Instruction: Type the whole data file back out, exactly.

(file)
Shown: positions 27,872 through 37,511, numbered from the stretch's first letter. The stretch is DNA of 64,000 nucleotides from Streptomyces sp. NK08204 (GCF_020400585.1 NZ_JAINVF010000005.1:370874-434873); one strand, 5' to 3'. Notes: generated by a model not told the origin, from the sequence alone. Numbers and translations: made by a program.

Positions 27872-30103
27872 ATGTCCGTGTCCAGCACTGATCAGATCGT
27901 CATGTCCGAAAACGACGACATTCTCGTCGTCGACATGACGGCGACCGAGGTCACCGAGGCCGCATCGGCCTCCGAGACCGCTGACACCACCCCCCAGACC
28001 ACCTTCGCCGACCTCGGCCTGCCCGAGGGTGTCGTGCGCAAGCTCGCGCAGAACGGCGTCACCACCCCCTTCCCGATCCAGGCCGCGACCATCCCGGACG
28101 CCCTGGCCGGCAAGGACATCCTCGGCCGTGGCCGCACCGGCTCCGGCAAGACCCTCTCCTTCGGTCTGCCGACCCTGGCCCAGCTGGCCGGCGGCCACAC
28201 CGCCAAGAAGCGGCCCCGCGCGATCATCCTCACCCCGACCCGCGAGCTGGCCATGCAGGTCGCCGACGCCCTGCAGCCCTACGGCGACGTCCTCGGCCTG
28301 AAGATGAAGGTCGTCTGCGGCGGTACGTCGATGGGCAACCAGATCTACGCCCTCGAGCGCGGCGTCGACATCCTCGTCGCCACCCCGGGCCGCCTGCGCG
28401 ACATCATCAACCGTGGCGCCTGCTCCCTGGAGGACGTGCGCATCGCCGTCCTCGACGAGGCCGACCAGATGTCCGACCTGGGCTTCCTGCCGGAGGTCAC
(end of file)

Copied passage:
Shown: positions 27,872 through 37,511, numbered from the stretch's first letter. The stretch is DNA of 64,000 nucleotides from Streptomyces sp. NK08204 (GCF_020400585.1 NZ_JAINVF010000005.1:370874-434873); one strand, 5' to 3'. Notes: generated by a model not told the origin, from the sequence alone. Numbers and translations: made by a program.

Positions 27872-30103
27872 ATGTCCGTGTCCAGCACTGATCAGATCGT
27901 CATGTCCGAAAACGACGACATTCTCGTCGTCGACATGACGGCGACCGAGGTCACCGAGGCCGCATCGGCCTCCGAGACCGCTGACACCACCCCCCAGACC
28001 ACCTTCGCCGACCTCGGCCTGCCCGAGGGTGTCGTGCGCAAGCTCGCGCAGAACGGCGTCACCACCCCCTTCCCGATCCAGGCCGCGACCATCCCGGACG
28101 CCCTGGCCGGCAAGGACATCCTCGGCCGTGGCCGCACCGGCTCCGGCAAGACCCTCTCCTTCGGTCTGCCGACCCTGGCCCAGCTGGCCGGCGGCCACAC
28201 CGCCAAGAAGCGGCCCCGCGCGATCATCCTCACCCCGACCCGCGAGCTGGCCATGCAGGTCGCCGACGCCCTGCAGCCCTACGGCGACGTCCTCGGCCTG
28301 AAGATGAAGGTCGTCTGCGGCGGTACGTCGATGGGCAACCAGATCTACGCCCTCGAGCGCGGCGTCGACATCCTCGTCGCCACCCCGGGCCGCCTGCGCG
28401 ACATCATCAACCGTGGCGCCTGCTCCCTGGAGGACGTGCGCATCGCCGTCCTCGACGAGGCCGACCAGATGTCCGACCTGGGCTTCCTGCCGGAGGTCAC